John’s “Wall of Values”Author: • Sep 27th, 2012 • Category: funnies
By John Miller
As a first-time resident of small group housing, I’ve had to make a number of unexpected compromises. Grocery shopping has proved to be especially taxing on my food morals. Having to buy and cook my own food has helped me realize how far I’ll let my meal standards slide before making the trek back to the grocery store.
As some of my readers may know, the one food I can consistently prepare is pie. Unfortunately, as I’ve consumed more than my fair share of canned fruit and my cooking hours have been replaced with differential equations study sessions, I’ve had to search for healthier and more efficient alternatives. In all honesty I haven’t made much of an effort on the nutrition front. Luckily, I’ve found a solution to the economic woes of independent living: the Kroger “Wall of Values.”
The “Wall of Value” is a selection of food items in the back of Kroger that range from being fiscally responsible to downright cheap. I tend towards the “downright cheap” section, and like to fill my cart with fake wheat bread, spaghetti and off-brand Golden Grahams. While I initially had qualms over a diet of only super-processed carbohydrates, the satisfaction of saving two cents/oz on oatmeal became too hard to resist.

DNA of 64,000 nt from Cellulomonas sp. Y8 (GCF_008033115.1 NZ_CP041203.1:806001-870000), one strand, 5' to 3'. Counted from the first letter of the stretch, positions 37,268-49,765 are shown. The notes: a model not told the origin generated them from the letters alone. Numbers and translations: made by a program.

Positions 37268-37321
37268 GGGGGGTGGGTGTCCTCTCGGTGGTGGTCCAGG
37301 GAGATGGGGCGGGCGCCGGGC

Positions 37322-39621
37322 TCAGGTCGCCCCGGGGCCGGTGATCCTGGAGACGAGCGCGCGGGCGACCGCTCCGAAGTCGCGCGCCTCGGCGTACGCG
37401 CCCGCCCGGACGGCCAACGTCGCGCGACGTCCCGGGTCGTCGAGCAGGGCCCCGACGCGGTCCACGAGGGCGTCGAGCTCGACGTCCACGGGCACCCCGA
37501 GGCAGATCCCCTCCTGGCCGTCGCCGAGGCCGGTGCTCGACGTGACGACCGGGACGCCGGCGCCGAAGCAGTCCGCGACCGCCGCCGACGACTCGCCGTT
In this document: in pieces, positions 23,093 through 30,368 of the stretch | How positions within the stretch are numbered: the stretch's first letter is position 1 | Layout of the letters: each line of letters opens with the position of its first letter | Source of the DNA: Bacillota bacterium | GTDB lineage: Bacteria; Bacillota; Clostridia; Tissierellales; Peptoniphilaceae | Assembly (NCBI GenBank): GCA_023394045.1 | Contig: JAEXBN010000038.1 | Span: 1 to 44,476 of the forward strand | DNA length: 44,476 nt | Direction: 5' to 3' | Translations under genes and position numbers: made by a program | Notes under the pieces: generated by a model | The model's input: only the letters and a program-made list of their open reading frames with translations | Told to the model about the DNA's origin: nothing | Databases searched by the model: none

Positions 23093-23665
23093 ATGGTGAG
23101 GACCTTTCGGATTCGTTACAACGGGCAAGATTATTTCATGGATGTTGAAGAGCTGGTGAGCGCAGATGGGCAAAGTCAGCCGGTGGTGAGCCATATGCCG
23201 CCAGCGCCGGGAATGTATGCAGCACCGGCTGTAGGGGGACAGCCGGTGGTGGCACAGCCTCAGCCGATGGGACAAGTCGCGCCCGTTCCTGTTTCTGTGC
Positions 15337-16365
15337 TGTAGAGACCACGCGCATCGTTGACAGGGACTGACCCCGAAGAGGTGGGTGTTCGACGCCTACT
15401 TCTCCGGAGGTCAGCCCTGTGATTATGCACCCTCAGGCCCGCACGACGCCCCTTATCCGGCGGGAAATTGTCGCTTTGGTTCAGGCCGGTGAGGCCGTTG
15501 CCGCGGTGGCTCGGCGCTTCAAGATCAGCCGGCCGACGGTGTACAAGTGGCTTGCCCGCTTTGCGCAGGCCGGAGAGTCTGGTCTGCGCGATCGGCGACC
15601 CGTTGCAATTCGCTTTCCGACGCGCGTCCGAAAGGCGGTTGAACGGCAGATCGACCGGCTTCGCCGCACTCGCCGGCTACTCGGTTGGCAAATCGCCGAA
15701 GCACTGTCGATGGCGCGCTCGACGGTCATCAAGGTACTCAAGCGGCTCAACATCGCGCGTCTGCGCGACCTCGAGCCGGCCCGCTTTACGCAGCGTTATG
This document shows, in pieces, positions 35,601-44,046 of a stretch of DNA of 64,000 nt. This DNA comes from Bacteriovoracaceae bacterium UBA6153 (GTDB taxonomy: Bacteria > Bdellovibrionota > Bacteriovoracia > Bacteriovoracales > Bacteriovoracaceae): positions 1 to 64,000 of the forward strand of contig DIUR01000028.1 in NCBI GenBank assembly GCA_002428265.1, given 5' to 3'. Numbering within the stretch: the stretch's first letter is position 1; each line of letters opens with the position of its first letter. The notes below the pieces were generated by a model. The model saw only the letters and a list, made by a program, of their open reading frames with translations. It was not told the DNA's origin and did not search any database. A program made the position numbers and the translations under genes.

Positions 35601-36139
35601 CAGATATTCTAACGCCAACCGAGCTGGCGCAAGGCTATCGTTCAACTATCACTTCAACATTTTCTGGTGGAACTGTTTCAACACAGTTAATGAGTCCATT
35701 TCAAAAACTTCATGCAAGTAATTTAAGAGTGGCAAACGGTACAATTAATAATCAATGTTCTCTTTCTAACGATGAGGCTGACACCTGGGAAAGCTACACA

Much in the same way a Christian youth may prepare their faith statement by reading those of others, I’ve been able to construct what I like to call “John’s Wall of Values,” inspired by Kroger’s guiding principles. Oddly enough, I’ve also become rather curious with the religious practice of fasting. While I stand in awe before the rows and rows of white bread, I often contemplate the following:
Is it morally acceptable to buy chunky peanut butter in 4 lb batches? Yes – add it to John’s Wall of Values. Are tortillas a suitable substitute for vegetables? Yes – pin them to the wall. Dare I purchase cheese? Nay, too expensive – leave it be. Quick or instant grits? Instant on the wall.
Shopping for myself has been a new process of conciliation between me and the foods I eat. While I have thus far resisted allocating my grocery budget solely towards Pop Tarts, the toaster treats present compelling arguments that put my “Wall of Values” to the test. I’ve also managed to avoid buying any ramen noodles. Them’s for the dorms. As I continue to discover the hidden gems of Kroger’s discount section, I’ll be more prepared then ever to present my food value statement: “Disregard nutrition. Calories per dollar is what counts.”